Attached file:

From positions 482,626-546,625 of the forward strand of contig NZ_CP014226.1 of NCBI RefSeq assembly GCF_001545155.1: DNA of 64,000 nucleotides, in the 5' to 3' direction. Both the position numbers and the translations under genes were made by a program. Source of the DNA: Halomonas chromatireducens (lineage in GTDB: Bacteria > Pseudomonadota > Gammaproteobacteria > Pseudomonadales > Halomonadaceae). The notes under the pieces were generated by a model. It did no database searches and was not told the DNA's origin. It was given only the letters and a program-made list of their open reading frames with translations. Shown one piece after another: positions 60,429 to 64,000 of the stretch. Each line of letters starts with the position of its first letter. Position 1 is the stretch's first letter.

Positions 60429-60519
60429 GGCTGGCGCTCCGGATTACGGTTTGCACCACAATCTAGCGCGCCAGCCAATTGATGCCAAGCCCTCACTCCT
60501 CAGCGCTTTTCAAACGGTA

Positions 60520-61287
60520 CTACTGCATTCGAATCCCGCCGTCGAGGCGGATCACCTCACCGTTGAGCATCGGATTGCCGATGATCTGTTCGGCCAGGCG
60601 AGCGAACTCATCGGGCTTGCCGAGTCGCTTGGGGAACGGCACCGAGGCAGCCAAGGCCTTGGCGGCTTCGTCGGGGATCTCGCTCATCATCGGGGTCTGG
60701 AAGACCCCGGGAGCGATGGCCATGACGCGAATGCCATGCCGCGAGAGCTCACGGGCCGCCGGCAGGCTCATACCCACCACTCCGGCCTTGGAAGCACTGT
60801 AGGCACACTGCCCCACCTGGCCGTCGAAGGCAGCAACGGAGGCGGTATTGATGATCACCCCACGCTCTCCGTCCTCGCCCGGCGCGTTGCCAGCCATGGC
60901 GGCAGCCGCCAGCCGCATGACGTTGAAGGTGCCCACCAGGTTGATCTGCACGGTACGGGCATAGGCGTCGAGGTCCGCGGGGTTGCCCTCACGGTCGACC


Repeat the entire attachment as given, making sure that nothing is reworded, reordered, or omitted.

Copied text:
From positions 482,626-546,625 of the forward strand of contig NZ_CP014226.1 of NCBI RefSeq assembly GCF_001545155.1: DNA of 64,000 nucleotides, in the 5' to 3' direction. Both the position numbers and the translations under genes were made by a program. Source of the DNA: Halomonas chromatireducens (lineage in GTDB: Bacteria > Pseudomonadota > Gammaproteobacteria > Pseudomonadales > Halomonadaceae). The notes under the pieces were generated by a model. It did no database searches and was not told the DNA's origin. It was given only the letters and a program-made list of their open reading frames with translations. Shown one piece after another: positions 60,429 to 64,000 of the stretch. Each line of letters starts with the position of its first letter. Position 1 is the stretch's first letter.

Positions 60429-60519
60429 GGCTGGCGCTCCGGATTACGGTTTGCACCACAATCTAGCGCGCCAGCCAATTGATGCCAAGCCCTCACTCCT
60501 CAGCGCTTTTCAAACGGTA

Positions 60520-61287
60520 CTACTGCATTCGAATCCCGCCGTCGAGGCGGATCACCTCACCGTTGAGCATCGGATTGCCGATGATCTGTTCGGCCAGGCG
60601 AGCGAACTCATCGGGCTTGCCGAGTCGCTTGGGGAACGGCACCGAGGCAGCCAAGGCCTTGGCGGCTTCGTCGGGGATCTCGCTCATCATCGGGGTCTGG
60701 AAGACCCCGGGAGCGATGGCCATGACGCGAATGCCATGCCGCGAGAGCTCACGGGCCGCCGGCAGGCTCATACCCACCACTCCGGCCTTGGAAGCACTGT
60801 AGGCACACTGCCCCACCTGGCCGTCGAAGGCAGCAACGGAGGCGGTATTGATGATCACCCCACGCTCTCCGTCCTCGCCCGGCGCGTTGCCAGCCATGGC
60901 GGCAGCCGCCAGCCGCATGACGTTGAAGGTGCCCACCAGGTTGATCTGCACGGTACGGGCATAGGCGTCGAGGTCCGCGGGGTTGCCCTCACGGTCGACC